After playing the Big Phat Phnom Penh Hat ultimate tournament, I had three days before I needed to be in Bangkok to catch a flight to Boracay for yet another tournament. Two days would be filled with bus rides, which always take longer than expected in Cambodia, and the middle day would be spent in and around Siem Reap, seeing the many ruins of Angkor Wat, Baphuon, Bayon, and Ta Prohm. Lisa had rented a tuk-tuk for the day and managed to hit both sunrise and sunset at Angkor Wat, filling the rest of the day with additional ruins along the big and small loops. I knew that I would probably burn out faster on temple sight-seeing and instead opted to rent a bicycle in town and go at my own pace.
I caught a tin boat with Shea and Sylvia (friends I’d met who work on Koh Rong) from Koh Rong Samloem to Koh Rong so that I could catch the ferry to Sihanoukville at 9am and then a bus that would get me to Phnom Penh in time for the PP hat tournament party that evening. This being Cambodia, time estimates are always wildly off and never rooted in fact, and our ride that was supposed to pick us up at 8am radioed us at 8:20 to say they were on their way.
Shea grimaced and asked, “How set are you on making that 9am boat…?”
Twenty minutes later, the little tub arrives, and we throw our things in. Catching my ferry is gonna be close.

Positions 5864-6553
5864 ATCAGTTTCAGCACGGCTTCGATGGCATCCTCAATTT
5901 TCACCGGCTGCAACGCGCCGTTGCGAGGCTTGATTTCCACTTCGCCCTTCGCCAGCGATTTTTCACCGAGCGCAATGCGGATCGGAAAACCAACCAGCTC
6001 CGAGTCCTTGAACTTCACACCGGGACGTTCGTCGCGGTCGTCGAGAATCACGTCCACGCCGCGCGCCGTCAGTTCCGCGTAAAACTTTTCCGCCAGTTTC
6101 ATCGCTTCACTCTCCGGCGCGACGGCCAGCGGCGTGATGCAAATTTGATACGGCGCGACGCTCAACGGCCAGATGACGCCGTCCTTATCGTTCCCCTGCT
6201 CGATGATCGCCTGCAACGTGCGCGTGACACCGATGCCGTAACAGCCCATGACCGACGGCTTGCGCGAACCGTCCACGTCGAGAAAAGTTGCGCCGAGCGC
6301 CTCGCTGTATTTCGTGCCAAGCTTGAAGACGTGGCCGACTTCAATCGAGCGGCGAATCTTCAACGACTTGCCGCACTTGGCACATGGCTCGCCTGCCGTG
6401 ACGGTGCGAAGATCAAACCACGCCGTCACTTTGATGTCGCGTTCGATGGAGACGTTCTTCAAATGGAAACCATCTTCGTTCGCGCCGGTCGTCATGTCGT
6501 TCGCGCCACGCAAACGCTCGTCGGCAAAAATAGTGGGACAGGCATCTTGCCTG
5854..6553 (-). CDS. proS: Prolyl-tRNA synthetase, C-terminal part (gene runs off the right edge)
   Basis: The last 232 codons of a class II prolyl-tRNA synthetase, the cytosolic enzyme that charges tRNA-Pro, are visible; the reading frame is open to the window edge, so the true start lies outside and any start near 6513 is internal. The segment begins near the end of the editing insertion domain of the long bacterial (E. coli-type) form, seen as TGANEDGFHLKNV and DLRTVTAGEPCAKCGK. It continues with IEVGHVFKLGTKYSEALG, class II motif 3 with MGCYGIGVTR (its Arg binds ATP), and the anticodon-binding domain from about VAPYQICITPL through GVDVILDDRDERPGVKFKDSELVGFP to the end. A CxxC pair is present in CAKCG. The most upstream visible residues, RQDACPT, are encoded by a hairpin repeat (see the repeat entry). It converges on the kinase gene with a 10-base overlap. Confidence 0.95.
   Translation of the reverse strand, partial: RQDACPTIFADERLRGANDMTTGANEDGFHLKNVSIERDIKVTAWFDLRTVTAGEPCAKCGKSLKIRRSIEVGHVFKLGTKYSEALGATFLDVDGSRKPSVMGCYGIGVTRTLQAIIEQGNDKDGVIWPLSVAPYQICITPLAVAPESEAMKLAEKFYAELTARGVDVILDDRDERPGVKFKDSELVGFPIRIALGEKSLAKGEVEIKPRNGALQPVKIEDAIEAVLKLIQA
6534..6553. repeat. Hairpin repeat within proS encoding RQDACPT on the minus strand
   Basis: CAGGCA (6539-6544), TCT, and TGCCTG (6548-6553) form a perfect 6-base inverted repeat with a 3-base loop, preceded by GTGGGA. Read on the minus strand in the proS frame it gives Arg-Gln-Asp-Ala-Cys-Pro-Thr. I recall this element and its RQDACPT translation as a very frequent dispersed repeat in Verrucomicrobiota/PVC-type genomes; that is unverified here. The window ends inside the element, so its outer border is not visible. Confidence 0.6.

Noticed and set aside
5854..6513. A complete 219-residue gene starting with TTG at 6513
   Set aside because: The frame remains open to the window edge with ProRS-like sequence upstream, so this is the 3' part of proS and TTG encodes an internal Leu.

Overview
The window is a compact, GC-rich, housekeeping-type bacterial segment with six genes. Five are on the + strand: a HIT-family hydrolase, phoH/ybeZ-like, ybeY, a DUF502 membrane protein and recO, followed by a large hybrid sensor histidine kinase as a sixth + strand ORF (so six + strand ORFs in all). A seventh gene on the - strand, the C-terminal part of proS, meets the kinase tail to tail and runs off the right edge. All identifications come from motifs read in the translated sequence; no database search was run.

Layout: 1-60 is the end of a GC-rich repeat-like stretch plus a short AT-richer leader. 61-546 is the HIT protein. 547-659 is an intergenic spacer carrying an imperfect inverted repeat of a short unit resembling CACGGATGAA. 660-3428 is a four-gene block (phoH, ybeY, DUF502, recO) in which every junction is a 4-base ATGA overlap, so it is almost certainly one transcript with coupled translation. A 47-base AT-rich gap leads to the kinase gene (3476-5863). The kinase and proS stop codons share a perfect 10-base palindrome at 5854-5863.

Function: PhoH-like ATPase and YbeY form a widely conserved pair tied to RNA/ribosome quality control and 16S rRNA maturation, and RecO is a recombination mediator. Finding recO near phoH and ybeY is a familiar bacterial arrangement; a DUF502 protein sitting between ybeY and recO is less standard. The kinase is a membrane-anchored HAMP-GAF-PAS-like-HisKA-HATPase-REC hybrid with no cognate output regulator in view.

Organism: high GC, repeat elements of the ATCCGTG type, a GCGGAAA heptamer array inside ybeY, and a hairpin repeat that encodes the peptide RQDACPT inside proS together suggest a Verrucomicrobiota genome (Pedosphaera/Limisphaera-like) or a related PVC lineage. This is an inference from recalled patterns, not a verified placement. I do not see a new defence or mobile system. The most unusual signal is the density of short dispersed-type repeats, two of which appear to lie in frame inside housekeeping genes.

Well, it finally happened, I got taken by a scam in Southeast Asia. And not just the everyday “charging a tourist more than it should actually cost” situation that I get taken for literally every day. Before coming on the trip, I had steeled myself against the probability that I was going to have to be ultra-alert and resistant to scams and over-paying at every turn. I had encountered situations like that before in the Middle East and assumed it would be similar here based on reading about fast taxi meters in Vietnam or any number of other scams that travelers have to be wary of. I also had the memory of my friend Adil’s story — his bus in Thailand had been potentially gassed and robbed (at any rate, passengers woke up and had all of their valuables missing).
I spent the first six weeks in Philippines and Vietnam reading up on what to expect to pay at places, constantly negotiating and staying on my toes. Sure, I avoided some of the typical over-pricing, like the time we managed to pay the local rate on the bus from Da Nang to Hoi An, and also secured that rate for some fellow travelers. But in the end, none of the more serious scams had hit us. We never experienced any taxis with funky or broken meters and most people seemed very trustworthy, while at the same time being ruthless negotiators.
After more than a week of non-stop movement and never sleeping in the same place more than one night, we reached Koh Rong Island, Cambodia. We had shot straight down from Laos in desperate need of some rest and relaxation — a vacation from our vacation.